nmbd using the wrong source address upon sending Node Status requests

Christopher R. Hertel crh at ubiqx.mn.org
Thu Apr 24 16:24:10 GMT 2003

On Thu, Apr 24, 2003 at 06:00:50PM +0200, Volker Lendecke wrote:
> Hash: SHA1
> Hi!
> Being a LMB nmbd has to send out a node status request to the DMB to
> find its real name to send as called name. This is done from the wrong
> source ip address if we use 'bind interfaces only = yes' to a virtual
> interface. This is needed if you want to run several LMBs on a machine
> or in a cluster environment.
> The node status request goes out with the main interface's IP address
> as the socket used to send the UDP packet is bound to and nmbd
> will not receive this. I have not really followed why we ignore the
> reply.
> I can supply logs, sniffs & confs upon request.
> I have a little proof of concept patch that revives the socket address
> parameter for this purpose:
> Index: source/nmbd/nmbd.c
> ===================================================================
> RCS file: /space/vl/cvstree/samba/source/nmbd/nmbd.c,v
> retrieving revision
> diff -u -r1.105.2.21 nmbd.c
> - --- source/nmbd/nmbd.c	30 Mar 2003 23:04:17 -0000
> +++ source/nmbd/nmbd.c	24 Apr 2003 15:20:55 -0000
> @@ -532,7 +532,7 @@
>     */
>    if ( isdaemon )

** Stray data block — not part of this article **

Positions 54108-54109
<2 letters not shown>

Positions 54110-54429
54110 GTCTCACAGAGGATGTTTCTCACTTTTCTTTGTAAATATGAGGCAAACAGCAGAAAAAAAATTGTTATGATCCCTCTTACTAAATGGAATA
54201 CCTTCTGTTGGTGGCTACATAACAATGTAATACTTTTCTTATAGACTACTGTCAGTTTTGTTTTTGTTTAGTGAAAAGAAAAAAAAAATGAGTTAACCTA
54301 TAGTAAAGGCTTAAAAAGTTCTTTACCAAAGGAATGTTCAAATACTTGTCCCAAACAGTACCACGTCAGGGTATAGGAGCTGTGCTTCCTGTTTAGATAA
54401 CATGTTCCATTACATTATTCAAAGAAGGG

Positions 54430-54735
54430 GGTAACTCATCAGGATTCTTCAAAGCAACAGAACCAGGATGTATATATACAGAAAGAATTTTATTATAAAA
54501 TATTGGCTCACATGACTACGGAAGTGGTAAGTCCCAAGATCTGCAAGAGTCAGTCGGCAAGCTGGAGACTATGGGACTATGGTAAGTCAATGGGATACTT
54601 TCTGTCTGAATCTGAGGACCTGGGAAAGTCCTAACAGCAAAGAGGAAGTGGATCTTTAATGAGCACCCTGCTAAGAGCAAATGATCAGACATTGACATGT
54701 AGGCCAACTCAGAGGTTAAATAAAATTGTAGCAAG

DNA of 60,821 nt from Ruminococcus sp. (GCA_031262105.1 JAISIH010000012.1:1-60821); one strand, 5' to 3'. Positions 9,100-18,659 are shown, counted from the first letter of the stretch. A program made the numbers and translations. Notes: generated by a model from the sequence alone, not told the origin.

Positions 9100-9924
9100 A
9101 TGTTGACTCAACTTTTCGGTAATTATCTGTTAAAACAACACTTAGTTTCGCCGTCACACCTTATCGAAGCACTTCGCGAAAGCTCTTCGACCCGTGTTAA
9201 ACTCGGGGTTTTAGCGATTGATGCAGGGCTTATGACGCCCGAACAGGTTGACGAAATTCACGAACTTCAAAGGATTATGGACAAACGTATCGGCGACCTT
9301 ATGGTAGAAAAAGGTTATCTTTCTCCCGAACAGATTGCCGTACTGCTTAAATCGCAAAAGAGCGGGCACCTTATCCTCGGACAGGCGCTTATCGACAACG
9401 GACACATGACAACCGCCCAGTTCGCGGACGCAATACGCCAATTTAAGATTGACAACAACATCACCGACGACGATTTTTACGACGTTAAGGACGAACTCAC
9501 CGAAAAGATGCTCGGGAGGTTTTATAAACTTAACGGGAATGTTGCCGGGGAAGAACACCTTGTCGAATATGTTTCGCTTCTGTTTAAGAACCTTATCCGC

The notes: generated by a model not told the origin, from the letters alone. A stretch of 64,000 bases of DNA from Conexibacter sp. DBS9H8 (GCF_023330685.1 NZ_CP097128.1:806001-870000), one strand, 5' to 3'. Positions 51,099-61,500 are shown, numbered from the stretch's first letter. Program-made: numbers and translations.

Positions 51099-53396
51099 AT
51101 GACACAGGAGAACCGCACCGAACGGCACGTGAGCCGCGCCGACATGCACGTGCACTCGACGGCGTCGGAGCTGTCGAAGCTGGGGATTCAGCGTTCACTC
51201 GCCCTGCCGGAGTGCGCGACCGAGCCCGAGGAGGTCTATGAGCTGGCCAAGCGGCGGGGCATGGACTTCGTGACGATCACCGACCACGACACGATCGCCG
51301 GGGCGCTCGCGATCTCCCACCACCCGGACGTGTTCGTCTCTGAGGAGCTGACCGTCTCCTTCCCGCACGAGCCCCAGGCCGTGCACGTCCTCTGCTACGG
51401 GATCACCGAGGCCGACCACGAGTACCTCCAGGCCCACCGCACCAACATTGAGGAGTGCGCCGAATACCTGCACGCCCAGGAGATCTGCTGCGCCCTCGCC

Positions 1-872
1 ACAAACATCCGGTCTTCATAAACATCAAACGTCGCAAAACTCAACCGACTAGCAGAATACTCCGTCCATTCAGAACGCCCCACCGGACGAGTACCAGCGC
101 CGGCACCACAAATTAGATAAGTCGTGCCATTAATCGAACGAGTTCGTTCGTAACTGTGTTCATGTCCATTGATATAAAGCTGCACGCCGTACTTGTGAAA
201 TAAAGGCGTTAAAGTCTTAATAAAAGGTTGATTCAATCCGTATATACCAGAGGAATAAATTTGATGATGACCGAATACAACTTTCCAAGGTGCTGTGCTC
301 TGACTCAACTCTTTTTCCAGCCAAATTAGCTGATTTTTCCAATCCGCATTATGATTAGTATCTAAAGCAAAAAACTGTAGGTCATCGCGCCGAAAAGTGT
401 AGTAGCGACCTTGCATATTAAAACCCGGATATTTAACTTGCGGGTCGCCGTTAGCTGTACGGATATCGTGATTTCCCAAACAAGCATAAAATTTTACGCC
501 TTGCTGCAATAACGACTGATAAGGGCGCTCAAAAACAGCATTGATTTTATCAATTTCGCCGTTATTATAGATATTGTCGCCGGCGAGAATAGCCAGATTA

> - -    ClientNMB = open_socket_in(SOCK_DGRAM, port,0,0,True);
> +    ClientNMB = open_socket_in(SOCK_DGRAM, port,0,interpret_addr(lp_socket_address()),True);
>    else
>      ClientNMB = 0;
> There was some discussion on irc that this might be not the right
> solution as 'socket address' is now deprecated. But what is the right
> one to this rather obvious bug? This *definitely* needs fixing. Why is
> 'socket address' deprecated in the first place?

As Volker says, the problem is that we send the NBT Node Status query from  The outbound packet is then assigned the address of the 
interface from which it is actually sent (which depends upon the routing).

So, by sending from, the source address may be one to which Samba
is not bound.  As a result we are, essentially, spoofing the packet.  The
reply will then arrive on an interface to which Samba is not bound and
will, therefore, be ignored (we probably don't even put it into

Volker's solution is to use the "socket address" parameter, and bind the 
outbound socket to the interface specified by the "socket address".  Doing 
this proves that he's got the right diagnosis.  I think, though, that the 
better solution might be to choose the first address in the "interfaces" 
list, if such is defined (if not, using will be okay).

Using the first "interfaces" entry means that "socket address" can remain 
depricated, and it also means that the sysadmin doesn't have to think 
about configuring the "socket address" parameter.

I also thought about running through the list of interfaces to see if one 
of them was on the same subnet as the destination address.  Volker pointed 
out, however, that in the case he's dealing with the Node Status is being 
sent to a node on a separate network.  We would wind up needing to dig 
into the routing table to find useful information.  Ick.  Probably not a 
good idea...

Chris -)-----

"Implementing CIFS - the Common Internet FileSystem" ISBN: 013047116X
Samba Team -- http://www.samba.org/     -)-----   Christopher R. Hertel
jCIFS Team -- http://jcifs.samba.org/   -)-----   ubiqx development, uninq.
ubiqx Team -- http://www.ubiqx.org/     -)-----   crh at ubiqx.mn.org
OnLineBook -- http://ubiqx.org/cifs/    -)-----   crh at ubiqx.org

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